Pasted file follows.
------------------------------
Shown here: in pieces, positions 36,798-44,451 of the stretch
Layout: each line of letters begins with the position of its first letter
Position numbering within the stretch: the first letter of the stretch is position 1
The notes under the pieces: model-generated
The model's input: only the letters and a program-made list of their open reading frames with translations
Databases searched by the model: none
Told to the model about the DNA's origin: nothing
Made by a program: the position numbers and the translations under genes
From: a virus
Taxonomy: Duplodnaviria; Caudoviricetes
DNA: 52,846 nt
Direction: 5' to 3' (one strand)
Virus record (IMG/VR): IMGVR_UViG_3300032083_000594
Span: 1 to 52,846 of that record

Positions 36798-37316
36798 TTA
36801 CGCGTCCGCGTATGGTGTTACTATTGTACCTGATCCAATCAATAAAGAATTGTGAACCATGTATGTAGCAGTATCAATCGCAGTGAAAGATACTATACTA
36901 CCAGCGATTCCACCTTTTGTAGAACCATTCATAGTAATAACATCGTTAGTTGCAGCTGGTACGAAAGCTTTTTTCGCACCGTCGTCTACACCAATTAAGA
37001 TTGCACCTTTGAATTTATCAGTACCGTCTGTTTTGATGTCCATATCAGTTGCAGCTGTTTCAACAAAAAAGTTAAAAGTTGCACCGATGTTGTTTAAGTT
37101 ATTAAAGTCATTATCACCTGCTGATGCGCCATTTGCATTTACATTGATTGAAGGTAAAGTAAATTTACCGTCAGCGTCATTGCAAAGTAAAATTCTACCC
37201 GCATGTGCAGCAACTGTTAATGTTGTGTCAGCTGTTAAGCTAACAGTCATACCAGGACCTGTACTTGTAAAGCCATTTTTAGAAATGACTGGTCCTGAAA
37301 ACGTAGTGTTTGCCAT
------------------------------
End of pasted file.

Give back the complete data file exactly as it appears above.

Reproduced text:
Shown here: in pieces, positions 36,798-44,451 of the stretch
Layout: each line of letters begins with the position of its first letter
Position numbering within the stretch: the first letter of the stretch is position 1
The notes under the pieces: model-generated
The model's input: only the letters and a program-made list of their open reading frames with translations
Databases searched by the model: none
Told to the model about the DNA's origin: nothing
Made by a program: the position numbers and the translations under genes
From: a virus
Taxonomy: Duplodnaviria; Caudoviricetes
DNA: 52,846 nt
Direction: 5' to 3' (one strand)
Virus record (IMG/VR): IMGVR_UViG_3300032083_000594
Span: 1 to 52,846 of that record

Positions 36798-37316
36798 TTA
36801 CGCGTCCGCGTATGGTGTTACTATTGTACCTGATCCAATCAATAAAGAATTGTGAACCATGTATGTAGCAGTATCAATCGCAGTGAAAGATACTATACTA
36901 CCAGCGATTCCACCTTTTGTAGAACCATTCATAGTAATAACATCGTTAGTTGCAGCTGGTACGAAAGCTTTTTTCGCACCGTCGTCTACACCAATTAAGA
37001 TTGCACCTTTGAATTTATCAGTACCGTCTGTTTTGATGTCCATATCAGTTGCAGCTGTTTCAACAAAAAAGTTAAAAGTTGCACCGATGTTGTTTAAGTT
37101 ATTAAAGTCATTATCACCTGCTGATGCGCCATTTGCATTTACATTGATTGAAGGTAAAGTAAATTTACCGTCAGCGTCATTGCAAAGTAAAATTCTACCC
37201 GCATGTGCAGCAACTGTTAATGTTGTGTCAGCTGTTAAGCTAACAGTCATACCAGGACCTGTACTTGTAAAGCCATTTTTAGAAATGACTGGTCCTGAAA
37301 ACGTAGTGTTTGCCAT